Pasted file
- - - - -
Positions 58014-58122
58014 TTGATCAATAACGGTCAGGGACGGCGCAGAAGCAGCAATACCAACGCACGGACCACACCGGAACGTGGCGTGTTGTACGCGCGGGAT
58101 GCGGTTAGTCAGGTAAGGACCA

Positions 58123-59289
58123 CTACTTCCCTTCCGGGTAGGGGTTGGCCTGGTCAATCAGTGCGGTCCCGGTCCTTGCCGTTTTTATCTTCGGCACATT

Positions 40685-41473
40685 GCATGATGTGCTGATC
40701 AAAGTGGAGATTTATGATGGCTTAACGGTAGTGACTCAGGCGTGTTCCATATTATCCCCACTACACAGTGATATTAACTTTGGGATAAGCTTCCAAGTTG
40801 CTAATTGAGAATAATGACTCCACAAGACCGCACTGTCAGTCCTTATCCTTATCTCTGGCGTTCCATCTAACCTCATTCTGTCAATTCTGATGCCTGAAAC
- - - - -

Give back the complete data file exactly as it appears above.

Positions 58014-58122
58014 TTGATCAATAACGGTCAGGGACGGCGCAGAAGCAGCAATACCAACGCACGGACCACACCGGAACGTGGCGTGTTGTACGCGCGGGAT
58101 GCGGTTAGTCAGGTAAGGACCA

Positions 58123-59289
58123 CTACTTCCCTTCCGGGTAGGGGTTGGCCTGGTCAATCAGTGCGGTCCCGGTCCTTGCCGTTTTTATCTTCGGCACATT

Positions 40685-41473
40685 GCATGATGTGCTGATC
40701 AAAGTGGAGATTTATGATGGCTTAACGGTAGTGACTCAGGCGTGTTCCATATTATCCCCACTACACAGTGATATTAACTTTGGGATAAGCTTCCAAGTTG
40801 CTAATTGAGAATAATGACTCCACAAGACCGCACTGTCAGTCCTTATCCTTATCTCTGGCGTTCCATCTAACCTCATTCTGTCAATTCTGATGCCTGAAAC